Please share some examples of meaningful business outcomes for clients in these areas.

In the customer service space, we're seeing customer queries being answered with about 95% accuracy. In the marketing space, we're seeing the ability to reduce content creation costs by up to 40%. In the supply chain area, we've seen up to 50% of reduction in the cost per invoice. When you think about automating processes and improving cycle times, it can result in up to 45% improvement in these areas. Also, asset intensive companies can reduce unplanned downtime by up to about 43%.

What should CXOs consider when building a responsible generative AI framework?

About 74% of Indian companies have already made some significant investments in AI over the last couple of years, according to our recent global AI adoption study. But the barriers included lack of strategy, lack of company guidelines, and lack of AI governance and management tools. That's preventing the scaling up of pilots. So, it's very important for any organization to put in place appropriate guardrails for the AI models they intend to use. The data foundation that's put in place must address bias.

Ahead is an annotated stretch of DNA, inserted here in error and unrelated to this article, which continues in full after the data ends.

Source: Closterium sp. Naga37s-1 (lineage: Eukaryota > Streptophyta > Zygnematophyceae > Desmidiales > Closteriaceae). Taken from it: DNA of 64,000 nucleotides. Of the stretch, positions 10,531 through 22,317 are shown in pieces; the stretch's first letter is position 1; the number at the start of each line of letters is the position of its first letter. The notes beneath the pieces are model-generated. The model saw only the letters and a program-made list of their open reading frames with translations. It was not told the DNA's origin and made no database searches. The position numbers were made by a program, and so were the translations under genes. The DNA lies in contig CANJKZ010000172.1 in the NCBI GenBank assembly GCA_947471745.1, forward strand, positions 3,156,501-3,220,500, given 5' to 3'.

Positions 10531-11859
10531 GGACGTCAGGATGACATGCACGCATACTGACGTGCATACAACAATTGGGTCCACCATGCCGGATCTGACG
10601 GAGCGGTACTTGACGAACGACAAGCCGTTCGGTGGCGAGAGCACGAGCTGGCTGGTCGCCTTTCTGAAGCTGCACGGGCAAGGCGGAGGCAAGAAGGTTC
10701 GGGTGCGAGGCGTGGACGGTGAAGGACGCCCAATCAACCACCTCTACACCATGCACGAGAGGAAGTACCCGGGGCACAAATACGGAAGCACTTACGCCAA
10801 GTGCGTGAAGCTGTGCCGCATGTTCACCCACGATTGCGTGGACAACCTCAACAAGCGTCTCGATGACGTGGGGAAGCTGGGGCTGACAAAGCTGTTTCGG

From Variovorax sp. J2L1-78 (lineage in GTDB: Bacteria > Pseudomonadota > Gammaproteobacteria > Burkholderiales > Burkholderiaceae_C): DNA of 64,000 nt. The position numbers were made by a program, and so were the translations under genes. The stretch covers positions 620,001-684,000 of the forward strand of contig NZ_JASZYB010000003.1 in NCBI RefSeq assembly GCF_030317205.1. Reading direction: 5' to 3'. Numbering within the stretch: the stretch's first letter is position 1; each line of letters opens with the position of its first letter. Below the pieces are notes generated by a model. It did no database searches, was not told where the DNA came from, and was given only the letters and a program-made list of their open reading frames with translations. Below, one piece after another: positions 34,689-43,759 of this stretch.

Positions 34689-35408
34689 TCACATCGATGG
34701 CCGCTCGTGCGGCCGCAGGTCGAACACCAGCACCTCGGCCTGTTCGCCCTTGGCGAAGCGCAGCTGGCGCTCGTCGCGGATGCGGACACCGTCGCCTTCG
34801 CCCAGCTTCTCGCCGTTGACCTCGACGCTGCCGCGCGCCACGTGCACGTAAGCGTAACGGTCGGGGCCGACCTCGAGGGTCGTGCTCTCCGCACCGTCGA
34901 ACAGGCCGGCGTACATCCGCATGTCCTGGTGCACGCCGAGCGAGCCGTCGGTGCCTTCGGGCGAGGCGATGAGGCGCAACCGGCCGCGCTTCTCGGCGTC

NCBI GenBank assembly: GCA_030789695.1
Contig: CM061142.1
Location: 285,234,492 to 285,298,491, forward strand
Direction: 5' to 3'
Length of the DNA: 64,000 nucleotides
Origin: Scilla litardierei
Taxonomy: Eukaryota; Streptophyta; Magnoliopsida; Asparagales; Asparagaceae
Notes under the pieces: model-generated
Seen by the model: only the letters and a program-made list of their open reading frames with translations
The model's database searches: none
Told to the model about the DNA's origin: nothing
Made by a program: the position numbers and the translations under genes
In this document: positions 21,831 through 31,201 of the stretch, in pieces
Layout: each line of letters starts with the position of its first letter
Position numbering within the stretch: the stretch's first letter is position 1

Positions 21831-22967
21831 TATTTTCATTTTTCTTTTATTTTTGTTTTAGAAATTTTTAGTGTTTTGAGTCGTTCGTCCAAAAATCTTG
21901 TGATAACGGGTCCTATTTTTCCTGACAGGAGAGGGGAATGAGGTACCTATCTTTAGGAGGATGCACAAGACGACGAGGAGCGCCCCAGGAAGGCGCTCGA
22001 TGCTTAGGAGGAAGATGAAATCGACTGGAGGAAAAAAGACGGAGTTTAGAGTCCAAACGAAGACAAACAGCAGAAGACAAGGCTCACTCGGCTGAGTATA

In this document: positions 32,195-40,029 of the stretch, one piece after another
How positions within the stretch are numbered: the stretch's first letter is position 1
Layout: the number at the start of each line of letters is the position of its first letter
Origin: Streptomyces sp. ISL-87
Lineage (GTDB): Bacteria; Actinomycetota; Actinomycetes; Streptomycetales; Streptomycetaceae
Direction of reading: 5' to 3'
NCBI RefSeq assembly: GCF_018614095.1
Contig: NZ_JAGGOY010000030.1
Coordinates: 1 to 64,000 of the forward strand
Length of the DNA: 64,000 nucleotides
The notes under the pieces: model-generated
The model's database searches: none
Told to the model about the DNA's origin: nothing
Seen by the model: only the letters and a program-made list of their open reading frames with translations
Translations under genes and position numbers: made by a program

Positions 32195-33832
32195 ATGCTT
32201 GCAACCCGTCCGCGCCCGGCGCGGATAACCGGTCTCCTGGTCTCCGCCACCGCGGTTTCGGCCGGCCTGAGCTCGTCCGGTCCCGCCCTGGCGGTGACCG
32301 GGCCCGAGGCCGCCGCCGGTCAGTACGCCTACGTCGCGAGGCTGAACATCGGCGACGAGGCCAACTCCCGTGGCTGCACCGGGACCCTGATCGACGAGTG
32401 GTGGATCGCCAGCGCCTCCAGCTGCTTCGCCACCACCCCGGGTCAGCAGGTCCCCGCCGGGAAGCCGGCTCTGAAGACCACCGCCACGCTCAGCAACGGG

What should enterprises in India do to scale their pilots and proof-of-concepts?

The year 2024 is for scaling up generative AI projects. We have got to move away from pilots. Scaling up is going to come from having the right strategy and roadmap in place—mapping everything back to business value and having a multi-cloud strategy. One of the biggest barriers to scaling is skills and access to skills. That's an area that IBM and other tech companies have got to continue to focus on. A lot of work we're doing is helping create Centers of Excellences (CoEs) for our clients, which helps them infuse new skills and introduce change in their organizations. This is 70% human challenge, 20% tech challenge, and 10% an algorithm issue. Fundamentally, this is about change management, adoption, skills, and enablement within enterprises.

What should CXOs keep in mind when leveraging Generative AI, given that some enterprises are already mature users of AI?